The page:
1. In Keilah, where David thought to abide, 1 Samuel 23:0, Or,

2. In Gibeah, where Saul had his abode. Or rather,

3. In Jerusalem; which is called the city by way of eminency; and which in Absalom’s time was the chief seat of rebellion, and a mere sink of all sins. And this circumstance is noted as an aggravation of their wickedness, that it was committed in that city, where the throne and seat of public justice was settled; and where God was in a special manner present and worshipped; and where they had great opportunities, both for the knowledge and practice of their several duties.

Verse 10

They, i.e. the violence and strife last mentioned, Psalms 55:9, go about it; do encompass it, and are as it were the garrison by which they design to defend it.

Upon the walls thereof; in the more outward parts, as also in the very midst of it, as it follows. So that all parts were horribly corrupted.

Verse 11

The places of buying and selling, and of public and common conversation. So their sins were both universal and impudent.

Verse 12

Not an enemy; either,

1. Not an open and professed enemy; or rather,

2. Not an old and inveterate enemy, as may be gathered from the following description.

I could have borne it with more patience, because I could expect nothing else from such persons.

Hated me with a manifest or old hatred.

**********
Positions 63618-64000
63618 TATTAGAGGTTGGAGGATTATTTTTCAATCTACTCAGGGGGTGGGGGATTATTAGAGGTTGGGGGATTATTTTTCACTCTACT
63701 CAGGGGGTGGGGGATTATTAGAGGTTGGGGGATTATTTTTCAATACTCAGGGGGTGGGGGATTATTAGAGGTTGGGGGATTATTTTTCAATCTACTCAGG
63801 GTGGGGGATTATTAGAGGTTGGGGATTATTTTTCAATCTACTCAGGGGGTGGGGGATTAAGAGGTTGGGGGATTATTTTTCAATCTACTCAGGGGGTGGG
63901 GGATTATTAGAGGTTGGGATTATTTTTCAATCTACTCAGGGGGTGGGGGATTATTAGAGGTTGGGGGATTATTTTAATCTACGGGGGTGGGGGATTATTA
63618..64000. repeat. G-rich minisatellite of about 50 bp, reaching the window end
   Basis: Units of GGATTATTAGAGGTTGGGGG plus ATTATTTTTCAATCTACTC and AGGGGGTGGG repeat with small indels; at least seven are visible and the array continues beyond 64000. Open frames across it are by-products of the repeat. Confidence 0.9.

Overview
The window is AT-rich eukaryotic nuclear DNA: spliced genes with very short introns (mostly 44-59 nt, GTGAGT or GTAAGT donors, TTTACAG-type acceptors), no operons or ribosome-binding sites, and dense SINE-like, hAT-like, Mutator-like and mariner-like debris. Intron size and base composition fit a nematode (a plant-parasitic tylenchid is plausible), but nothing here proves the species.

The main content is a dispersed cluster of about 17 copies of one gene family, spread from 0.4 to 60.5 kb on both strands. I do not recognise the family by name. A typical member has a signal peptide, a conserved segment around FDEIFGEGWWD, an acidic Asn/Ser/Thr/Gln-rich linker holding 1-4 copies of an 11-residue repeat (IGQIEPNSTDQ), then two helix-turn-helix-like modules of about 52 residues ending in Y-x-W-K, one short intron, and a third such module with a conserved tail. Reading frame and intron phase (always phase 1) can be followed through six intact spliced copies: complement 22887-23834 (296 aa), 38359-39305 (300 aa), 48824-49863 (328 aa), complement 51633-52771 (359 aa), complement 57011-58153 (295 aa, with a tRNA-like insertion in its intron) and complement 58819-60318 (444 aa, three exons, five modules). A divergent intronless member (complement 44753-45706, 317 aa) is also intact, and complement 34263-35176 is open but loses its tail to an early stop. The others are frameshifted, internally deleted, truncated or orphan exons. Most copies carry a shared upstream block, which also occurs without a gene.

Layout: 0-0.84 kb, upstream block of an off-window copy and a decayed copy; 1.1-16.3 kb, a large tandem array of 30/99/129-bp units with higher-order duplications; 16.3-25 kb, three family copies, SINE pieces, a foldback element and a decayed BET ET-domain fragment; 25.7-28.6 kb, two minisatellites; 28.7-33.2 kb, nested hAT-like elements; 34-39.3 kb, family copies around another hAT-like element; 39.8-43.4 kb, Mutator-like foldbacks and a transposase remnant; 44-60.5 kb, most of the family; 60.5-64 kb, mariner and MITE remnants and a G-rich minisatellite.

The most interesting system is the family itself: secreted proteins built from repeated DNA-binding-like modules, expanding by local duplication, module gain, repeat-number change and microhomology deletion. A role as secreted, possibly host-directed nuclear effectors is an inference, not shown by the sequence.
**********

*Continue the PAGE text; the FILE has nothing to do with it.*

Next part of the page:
I would have hid myself from him; I could and should easily have prevented or avoided the effects of his hatred.

Verse 13

Mine equal; not in power and dignity, which could not be, but in reputation for his deep wisdom and excellent conduct, and the great influence which he had upon me, and upon all my people.

My guide; whose counsel I highly prized, and constantly sought and followed: all which agrees very well to Ahithophel. See 2 Samuel 15:12,2 Samuel 15:31; 2 Samuel 16:23.

Verse 14

We took sweet counsel together; I imparted my secret thoughts and designs to him with great delight and satisfaction.

We walked unto the house of God; we agreed no less in exercises of piety, than in acts of state and policy. In company; or, in comfort, or with consent; as all the ancients render it. He seemed as forward in religion as I.

Verse 15

Them, i.e. him and all such false-hearted wretches, that pretended religion with wicked design, and now have manifestly apostatized, both from the profession and practice of it, and fallen into all manner of wickedness; for such are the vilest of men, and most obnoxious to the curse of God.

Into hell; or, into the grave; cut them off by a sudden and violent death, as thou didst those Numbers 16:32. But these imprecations used by inspired persons in extraordinary cases is no precedent for our imitation.

Their dwellings; or, where they sojourn. They carry their wickedness along with them from place to place, and leave the impressions and effects of it wheresoever they come.

Among them, Heb. in their inwards. Wickedness is deeply rooted in their hearts, and it breaks forth in all their houses and actions.